Conjecture is defined as the judgment that is formed as a result of making observations or analyzing evidence. The term, which comes from the Latin *coniectūra*, is very common in the field of mathematics.

In this case, the conjecture consists of a statement that, as it has not been proven but has not been refuted, is conceived as true. Only when its veracity has been proven, the conjecture becomes a theorem and, therefore, can be used to develop other formal proofs.

According to abbreviationfinder.org, there are mathematicians who dedicate their entire lives to solving conjectures that have arisen in other times. One of the most famous is what is known as Goldbach’s conjecture, which was proposed by the Prussian Christian Goldbach (1690 – 1764) and consists of the idea that *every even figure that is greater than 2 can be written as the sum of a pair of prime numbers*.

In the cinematographic field, we have to state that this conjecture became the protagonist of a Spanish film entitled “Fermat’s room”. In 2007 it was when the directors Rodrigo Sopeña and Luis Piedrahita brought this production to the big screen, which revolves around a young university student who is going to present his demonstration of the aforementioned conjecture.

However, that next appointment will be the one that brings not only someone to enter your home and destroy everything in its path but also to be called to a mysterious appointment to which other characters will go who will be locked in a room. If they want to survive the different dangers that are found in it, they will have to solve various enigmas and mathematical problems.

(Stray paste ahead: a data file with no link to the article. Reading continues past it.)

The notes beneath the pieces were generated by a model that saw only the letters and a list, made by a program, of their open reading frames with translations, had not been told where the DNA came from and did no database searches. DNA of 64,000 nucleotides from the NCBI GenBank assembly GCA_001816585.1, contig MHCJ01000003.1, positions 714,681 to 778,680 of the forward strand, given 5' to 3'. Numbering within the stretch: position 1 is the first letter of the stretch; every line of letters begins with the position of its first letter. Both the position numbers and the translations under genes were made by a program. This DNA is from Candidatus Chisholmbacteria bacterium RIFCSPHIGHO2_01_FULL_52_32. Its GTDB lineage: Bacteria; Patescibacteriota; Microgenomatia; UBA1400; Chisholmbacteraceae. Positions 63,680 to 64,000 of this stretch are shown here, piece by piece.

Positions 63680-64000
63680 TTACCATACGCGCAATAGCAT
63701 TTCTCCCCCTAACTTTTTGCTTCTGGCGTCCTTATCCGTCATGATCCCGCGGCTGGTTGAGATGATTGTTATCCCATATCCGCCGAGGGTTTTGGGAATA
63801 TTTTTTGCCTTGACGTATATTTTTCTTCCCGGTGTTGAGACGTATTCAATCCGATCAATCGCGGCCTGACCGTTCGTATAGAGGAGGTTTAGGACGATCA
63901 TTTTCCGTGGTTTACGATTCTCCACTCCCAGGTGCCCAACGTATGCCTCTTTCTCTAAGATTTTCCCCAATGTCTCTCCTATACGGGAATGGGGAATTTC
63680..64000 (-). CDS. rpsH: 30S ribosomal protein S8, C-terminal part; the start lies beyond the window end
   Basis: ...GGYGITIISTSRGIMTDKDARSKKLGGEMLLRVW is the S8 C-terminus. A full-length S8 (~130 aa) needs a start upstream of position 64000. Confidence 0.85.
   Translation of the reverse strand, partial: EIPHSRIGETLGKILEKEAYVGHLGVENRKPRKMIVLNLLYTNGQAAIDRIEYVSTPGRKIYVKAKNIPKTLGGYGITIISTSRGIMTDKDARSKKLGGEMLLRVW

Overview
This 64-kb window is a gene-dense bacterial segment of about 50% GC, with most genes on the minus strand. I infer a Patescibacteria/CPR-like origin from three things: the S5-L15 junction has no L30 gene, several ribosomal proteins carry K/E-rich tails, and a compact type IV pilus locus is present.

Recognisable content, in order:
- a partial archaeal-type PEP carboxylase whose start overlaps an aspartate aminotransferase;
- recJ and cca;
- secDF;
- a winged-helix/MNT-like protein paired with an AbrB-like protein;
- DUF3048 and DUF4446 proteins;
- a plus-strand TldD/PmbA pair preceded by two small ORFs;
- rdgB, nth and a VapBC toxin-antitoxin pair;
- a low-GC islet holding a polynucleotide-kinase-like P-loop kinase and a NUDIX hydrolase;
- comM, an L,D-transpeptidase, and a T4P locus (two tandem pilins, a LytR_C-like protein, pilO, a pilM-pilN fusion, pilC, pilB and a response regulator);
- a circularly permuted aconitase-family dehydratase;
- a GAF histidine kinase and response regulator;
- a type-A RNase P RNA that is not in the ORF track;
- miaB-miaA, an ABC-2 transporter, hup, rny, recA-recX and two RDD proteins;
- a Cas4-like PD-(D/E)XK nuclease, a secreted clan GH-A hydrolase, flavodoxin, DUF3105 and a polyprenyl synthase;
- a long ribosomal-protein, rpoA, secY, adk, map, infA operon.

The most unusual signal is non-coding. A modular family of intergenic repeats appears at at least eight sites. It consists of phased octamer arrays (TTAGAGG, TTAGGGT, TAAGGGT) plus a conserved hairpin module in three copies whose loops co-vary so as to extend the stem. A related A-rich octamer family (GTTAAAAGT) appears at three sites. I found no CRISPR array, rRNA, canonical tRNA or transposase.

Other conjectures of a mathematical nature that have become popular but have not yet been solved indicate that *“there is an infinite number of primes P such that P + 2 is also prime”* or that *“there are no odd perfect numbers”*, among many others.

When a mathematician meets the objective and proves a conjecture, it ceases to exist as such. The Spanish Francisco Santos, for example, solved the Hirsch conjecture in 2010, enunciated by Warren M. Hirsch (1918 – 2007) in 1957.

In everyday language, one can also speak of conjectures to refer to hypotheses or theories that have not yet been proven: *“I believe that your brother put the house up for sale as he plans to divorce, although it is only a conjecture on my part”*, *“No I understand Hugo’s reaction: it seems that he got angry at your conjectures about Laura ”*.

In this case, we can establish that the term we are analyzing is used with that meaning both in the police and in the field of Law. Thus, for example, we find the fact that when the police are carrying out the clarification of a crime on many occasions they make conjectures about it, based on the clues, in order to arrive at the truth of what happened.

In the same way, in the law sector, conjecture is also used during trials in which both parties, the prosecution and defense, raise the same in order to establish the principles of their action and thus manage to convince the judge of what they pose.